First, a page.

can anyone explain to me what return does? I know that return(0) stops the program at any given point, but what does returning others do?

can anyone explain to me what return does? I know that return(0) stops the program at any given point, but what does returning others do?

Well, return is used to give the return value of a function. When you use return 0, that means that the program was successful. If you don't add a return statement, the compiler will automatically insert a return 0; in the program.

OK, I'll try to explain this as simply and accurately as I can.

First though, a note on functions:
All functions must return something...Anything, even if that something is actually nothing (if a function returns nothing then you use the 'void' return type).

Return doesn't end the program unless the call to return is made in the main function.

A more accurate description of what the return keyword does is this:
The return keyword exits the 'current function' (the function we're returning from), returning back up the call-stack to the 'calling function' (i.e. the code that called the 'current function' we're returning from).

I'll try to explain this in more detail, but first take a look at this very quick code snippet as this will form the basis of my explanation:

#include<iostream>

// here's the declaration of a function which returns a boolean (true or false) value
bool somefunction();

// Here's the main function, the entry point of the program
// returns an int value
int main()
{
    if(somefunction())
        return (0); // end the program normally
    else 
        return(1); // end the program but flag an error condition
}

// Here's the definition of someFunction
bool someFunction()
{
    // we'll just return true here
    return true;
}

Now imagine this:
From your OS, you compile and run the above program.

The main() function is the entry point of the program, so when you run your program, your OS loads the program into memory and execution begins in main.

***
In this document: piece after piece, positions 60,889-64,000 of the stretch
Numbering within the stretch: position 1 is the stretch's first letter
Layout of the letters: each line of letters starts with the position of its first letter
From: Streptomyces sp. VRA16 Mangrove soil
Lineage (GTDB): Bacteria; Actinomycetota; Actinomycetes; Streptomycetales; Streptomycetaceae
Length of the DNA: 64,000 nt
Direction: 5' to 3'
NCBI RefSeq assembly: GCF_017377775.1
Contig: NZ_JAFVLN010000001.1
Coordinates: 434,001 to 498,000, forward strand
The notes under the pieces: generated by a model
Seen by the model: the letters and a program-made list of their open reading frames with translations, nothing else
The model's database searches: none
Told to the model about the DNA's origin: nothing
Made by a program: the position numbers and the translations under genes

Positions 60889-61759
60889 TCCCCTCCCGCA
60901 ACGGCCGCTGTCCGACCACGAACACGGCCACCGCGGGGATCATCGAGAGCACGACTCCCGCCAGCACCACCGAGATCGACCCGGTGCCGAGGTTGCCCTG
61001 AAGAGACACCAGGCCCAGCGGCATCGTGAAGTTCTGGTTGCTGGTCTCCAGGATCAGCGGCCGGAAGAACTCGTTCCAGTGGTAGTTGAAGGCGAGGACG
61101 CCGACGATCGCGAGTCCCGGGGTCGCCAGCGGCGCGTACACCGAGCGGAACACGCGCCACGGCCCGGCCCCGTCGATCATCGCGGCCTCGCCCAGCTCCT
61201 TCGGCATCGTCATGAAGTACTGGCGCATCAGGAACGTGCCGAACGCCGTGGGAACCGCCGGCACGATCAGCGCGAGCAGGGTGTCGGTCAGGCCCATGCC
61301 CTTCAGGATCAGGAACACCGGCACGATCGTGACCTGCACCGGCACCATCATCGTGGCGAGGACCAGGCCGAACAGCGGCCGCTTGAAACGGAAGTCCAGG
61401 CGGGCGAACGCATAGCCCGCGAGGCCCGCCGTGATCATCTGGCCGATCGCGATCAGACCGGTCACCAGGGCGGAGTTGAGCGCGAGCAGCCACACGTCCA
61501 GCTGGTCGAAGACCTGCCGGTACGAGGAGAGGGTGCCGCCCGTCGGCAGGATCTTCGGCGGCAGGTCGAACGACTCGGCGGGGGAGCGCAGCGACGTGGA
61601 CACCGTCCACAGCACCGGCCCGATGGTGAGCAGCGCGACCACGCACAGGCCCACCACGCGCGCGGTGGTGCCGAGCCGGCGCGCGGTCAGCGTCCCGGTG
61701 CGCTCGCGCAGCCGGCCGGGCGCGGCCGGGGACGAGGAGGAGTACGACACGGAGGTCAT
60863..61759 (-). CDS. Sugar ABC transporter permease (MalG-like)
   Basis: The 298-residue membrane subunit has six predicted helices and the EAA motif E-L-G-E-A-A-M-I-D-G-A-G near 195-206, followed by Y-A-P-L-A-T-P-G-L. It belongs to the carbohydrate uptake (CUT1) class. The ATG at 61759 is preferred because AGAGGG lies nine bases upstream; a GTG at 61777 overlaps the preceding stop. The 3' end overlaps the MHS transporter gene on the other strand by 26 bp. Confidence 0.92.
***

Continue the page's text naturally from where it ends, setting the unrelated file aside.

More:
The block of code beginning with the if statement in the first line of main says this:
"IF we call somefunction() and its return value is true,
THEN we end the program by returning the value 0.
ELSE we end returning the value 1".

So someFunction is called from the if statement in main. In other words, the code execution jumps from the if statement in main into the body of someFunction.

Now we are inside someFunction, so in terms of my definition of the return keyword the 'current function' is someFunction and the 'calling function' is main().

SomeFunction returns 'true'.
Now according to my definition of the return keyword, the code execution will return from the 'current function' (somefunction) to the 'calling function' (main) passing the value 'true'.

So the return keyword in somefunction ultimately causes the code execution to jump back to the if statement in main. (as this is where somefunction was called from).

So now we're back inside the if statement inside main, after the call to someFunction. Because the call to someFunction returned true, the condition of the if statement is met. So the program ends by returning the value 0 to the OS/shell.

In terms of my definition of return, from the return in main, the 'current function' is main and the 'calling function' is the OS.
So in other words, the execution of the program jumps out of the main function of the program, thus ending the program and handing control back to the OS, passing the OS the value 0.

NOTE: In most, if not all OSes; if a program's main function returns an int, 0 indicates that program execution ended normally.
Any other value indicates that the program execution ended abnormally. In other words an error occurred.

Likewise if the main function of a program returns bool, then conventionally, false indicates that the program ended normally, whereas true indicates that the program ended because of an error condition.

And I think that's about it. I've gone fairly in depth on the topic. Some of the terminology I've used might not be 100% accurate. But I 've explained the basic principle as best I can!

To sum up:
The return keyword tells your program to return from the 'current function' (or the function we're returning from) back up the callstack to the 'calling function' (the code that called the 'current function').

Also, any value specified after the return keyword is returned to the calling function. But only if it's type is the same as the functions return type. So if your function is supposed to return an int, then the value returned by the return keyword must be an int, otherwise your compiler will throw an error message when you compile!

Hope that made sense and wasn't too complex!
Cheers for now,
Jas.

I kind of understand, so for this example, what does return T do if its not in a main function?

int Add(Time Total[],int MaxSize)
{
	double Hrs, Mins;
	int T=0,SumMins=0;
	double SumHrs=0;
	
	cout << "Enter amount of hours:" << endl;
	
	for (T=1;T<MaxSize;T++){
		cout << "Day " << T << " :" << endl;
		cout.width(10); cout << "Hours: ";
		cin >> Hrs;
		cout.width(10); cout << "Minutes: ";
		cin >>Mins;
		cin.ignore ( std::numeric_limits<std::streamsize>::max(), '\n' );
		
	
		Total[T].SetHours(Hrs);
		Total[T].SetMinutes(Mins);